Another to debut with the new team, Nightcrawler was similarly important to the team for years, staying with them for the cream of the Chris Claremont era before being injured, separated and founding Excalibur. He stayed there for a decade until the title finally pined away and he was subjected to Claremont's underwhelming return and then Chuck Austen. Like Colossus, Kurt was always well-received by readers but often didn't crossover, X-Men Evolution aside. However, he did make positive impressions in a couple of film appearances.

Two Nightcrawler figures have been issued by the usual unofficial channels - one based sort-of on his live action appearance and the other on his original costume that served the character from inception basically right up to the black uniforms of the 21st century (a short-lived modification in Excalibur aside). Sadly while the basic design is good it suffers from the frequent bootleg problems of the paint apps just not being thick enough, the white on black used for the feet and wrists especially. Also while the film version has a painted tail on the rear there's no such addition here, which is a shame as it's one of the character's key features. A fumbled opportunity.


Also making her first appearance with the new team, Storm went on to be the backbone of the team for a quarter of a century, rising to team leader despite spells without powers and then later being reduced to a child - all while being a trail-blazer as a black female character in a lead role of a mega-selling comic. Ororo also had a key role in the various cartoons, though the films never really knew what to do with her despite the presence of Halle Berry. She did get an official Minifigure, however, in the retro-tinged Sentinel playset.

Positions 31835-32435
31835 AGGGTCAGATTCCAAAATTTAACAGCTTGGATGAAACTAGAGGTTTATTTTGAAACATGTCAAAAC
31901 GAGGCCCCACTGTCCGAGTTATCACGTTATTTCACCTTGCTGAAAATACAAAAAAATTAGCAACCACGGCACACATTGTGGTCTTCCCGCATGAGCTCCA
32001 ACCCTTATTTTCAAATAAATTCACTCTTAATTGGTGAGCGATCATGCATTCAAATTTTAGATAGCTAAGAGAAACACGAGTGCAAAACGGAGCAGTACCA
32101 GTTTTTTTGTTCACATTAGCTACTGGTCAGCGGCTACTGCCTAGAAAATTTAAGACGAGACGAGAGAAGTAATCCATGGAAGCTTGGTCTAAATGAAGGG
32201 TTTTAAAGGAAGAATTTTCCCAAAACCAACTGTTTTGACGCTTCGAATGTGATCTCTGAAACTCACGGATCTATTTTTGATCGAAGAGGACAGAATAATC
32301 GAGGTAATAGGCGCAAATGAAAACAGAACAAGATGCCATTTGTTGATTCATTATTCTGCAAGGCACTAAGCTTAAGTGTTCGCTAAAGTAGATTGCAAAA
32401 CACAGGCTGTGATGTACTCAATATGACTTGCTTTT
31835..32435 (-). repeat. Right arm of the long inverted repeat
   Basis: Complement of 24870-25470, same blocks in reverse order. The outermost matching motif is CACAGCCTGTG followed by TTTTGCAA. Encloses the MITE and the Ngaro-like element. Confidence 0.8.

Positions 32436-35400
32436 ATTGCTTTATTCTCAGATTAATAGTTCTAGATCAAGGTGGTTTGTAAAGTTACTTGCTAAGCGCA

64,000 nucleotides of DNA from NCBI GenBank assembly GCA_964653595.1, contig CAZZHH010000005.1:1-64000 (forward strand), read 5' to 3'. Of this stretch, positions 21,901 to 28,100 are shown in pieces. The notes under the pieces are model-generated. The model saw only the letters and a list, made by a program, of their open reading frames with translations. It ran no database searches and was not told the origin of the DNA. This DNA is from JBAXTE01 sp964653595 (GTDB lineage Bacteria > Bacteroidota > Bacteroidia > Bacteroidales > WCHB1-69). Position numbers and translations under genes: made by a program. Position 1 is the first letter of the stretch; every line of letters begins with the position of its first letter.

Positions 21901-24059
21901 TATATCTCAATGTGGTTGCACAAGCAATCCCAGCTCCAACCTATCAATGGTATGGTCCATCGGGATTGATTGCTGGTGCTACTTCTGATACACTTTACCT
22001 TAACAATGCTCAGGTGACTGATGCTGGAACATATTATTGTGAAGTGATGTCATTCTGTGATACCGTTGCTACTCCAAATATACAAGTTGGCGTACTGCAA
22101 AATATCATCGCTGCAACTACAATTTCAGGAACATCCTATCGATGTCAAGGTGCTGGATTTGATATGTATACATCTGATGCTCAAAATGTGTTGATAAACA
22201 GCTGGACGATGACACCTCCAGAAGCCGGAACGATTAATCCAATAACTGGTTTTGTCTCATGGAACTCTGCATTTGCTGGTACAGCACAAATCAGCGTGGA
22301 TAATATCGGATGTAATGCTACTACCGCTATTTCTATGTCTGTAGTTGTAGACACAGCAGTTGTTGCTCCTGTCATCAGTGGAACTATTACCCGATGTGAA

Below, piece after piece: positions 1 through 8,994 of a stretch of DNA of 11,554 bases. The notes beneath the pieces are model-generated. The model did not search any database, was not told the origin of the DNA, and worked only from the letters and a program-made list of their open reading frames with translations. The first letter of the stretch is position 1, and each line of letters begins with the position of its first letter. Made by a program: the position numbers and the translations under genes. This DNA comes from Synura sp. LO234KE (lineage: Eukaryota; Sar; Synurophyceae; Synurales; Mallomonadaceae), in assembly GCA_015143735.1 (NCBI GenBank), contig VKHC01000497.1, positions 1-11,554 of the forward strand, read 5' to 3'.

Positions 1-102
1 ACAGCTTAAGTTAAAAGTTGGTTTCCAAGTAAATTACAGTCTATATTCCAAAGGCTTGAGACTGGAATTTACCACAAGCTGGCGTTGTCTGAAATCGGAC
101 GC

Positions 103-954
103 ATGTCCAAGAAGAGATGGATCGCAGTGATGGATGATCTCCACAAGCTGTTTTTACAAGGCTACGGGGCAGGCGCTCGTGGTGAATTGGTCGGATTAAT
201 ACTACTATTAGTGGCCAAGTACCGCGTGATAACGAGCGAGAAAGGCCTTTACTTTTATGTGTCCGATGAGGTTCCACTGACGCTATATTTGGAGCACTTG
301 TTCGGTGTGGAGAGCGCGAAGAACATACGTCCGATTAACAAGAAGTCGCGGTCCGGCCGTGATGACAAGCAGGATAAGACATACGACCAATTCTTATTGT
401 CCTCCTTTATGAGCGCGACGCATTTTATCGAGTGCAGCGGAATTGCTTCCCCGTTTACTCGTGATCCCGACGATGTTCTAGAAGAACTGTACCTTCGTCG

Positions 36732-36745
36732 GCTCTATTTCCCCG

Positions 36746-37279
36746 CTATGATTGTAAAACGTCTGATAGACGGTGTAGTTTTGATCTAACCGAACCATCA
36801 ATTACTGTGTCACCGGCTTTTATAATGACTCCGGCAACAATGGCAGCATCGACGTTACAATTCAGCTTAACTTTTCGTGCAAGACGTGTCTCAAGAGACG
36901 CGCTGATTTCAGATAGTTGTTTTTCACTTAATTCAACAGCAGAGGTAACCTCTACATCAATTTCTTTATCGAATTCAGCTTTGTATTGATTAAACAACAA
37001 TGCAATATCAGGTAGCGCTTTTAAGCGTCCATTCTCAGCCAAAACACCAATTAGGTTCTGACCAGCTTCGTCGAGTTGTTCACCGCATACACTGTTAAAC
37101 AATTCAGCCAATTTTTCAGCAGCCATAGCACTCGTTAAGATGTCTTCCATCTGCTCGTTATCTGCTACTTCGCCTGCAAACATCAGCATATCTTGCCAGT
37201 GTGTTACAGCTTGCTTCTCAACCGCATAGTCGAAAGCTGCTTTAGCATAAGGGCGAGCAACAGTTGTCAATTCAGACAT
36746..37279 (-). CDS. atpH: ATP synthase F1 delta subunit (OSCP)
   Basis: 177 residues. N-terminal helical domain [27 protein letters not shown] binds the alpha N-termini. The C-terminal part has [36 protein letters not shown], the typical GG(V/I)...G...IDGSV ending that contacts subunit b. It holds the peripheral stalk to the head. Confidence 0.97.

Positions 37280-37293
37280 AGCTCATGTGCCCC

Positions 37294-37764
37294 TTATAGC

It's a really solid figure on the whole with a great representation of the classic black costume, complete with a specially cut "3"-shaped cloak that attaches to Storm's wrists as per the original design, which is a great bit of detail. The only flaw is no head-dress, a common problem for female Minifigures. Be wary when buying the bootleg, though - some have the correct cloak but others replace it with the standard cloak template, which does hurt the look; make sure the one you're buying isn't just a stock picture.


After adding five characters to the team roster that would go on to play major roles in decades of mutant comics (the one other exception, Sunfire, returned to occasional guest star roles but also didn't actually join the team) Len Wein could perhaps be forgiven a dud. Thunderbird was basically a stereotype native American and Chris Claremont seemed to realise this, killing the character off at the first opportunity and in a dumb fashion to boot. The most telling thing about John Proudstar is that - zombie resurrections aside - he's since stayed dead.

Instead he was succeeded by brother James, who started off in the same Village People outfit before gradually attaining credibility. This version of James, a.k.a. Warpath (eventually), had been turned into a custom figure by Penzora and as the brothers intentionally used the same costume makes a great basis for a version of either Thunderbird. I've added a more stereotypical native American hairpiece and feather from the Lego Western line because, well, John was a walking stereotype.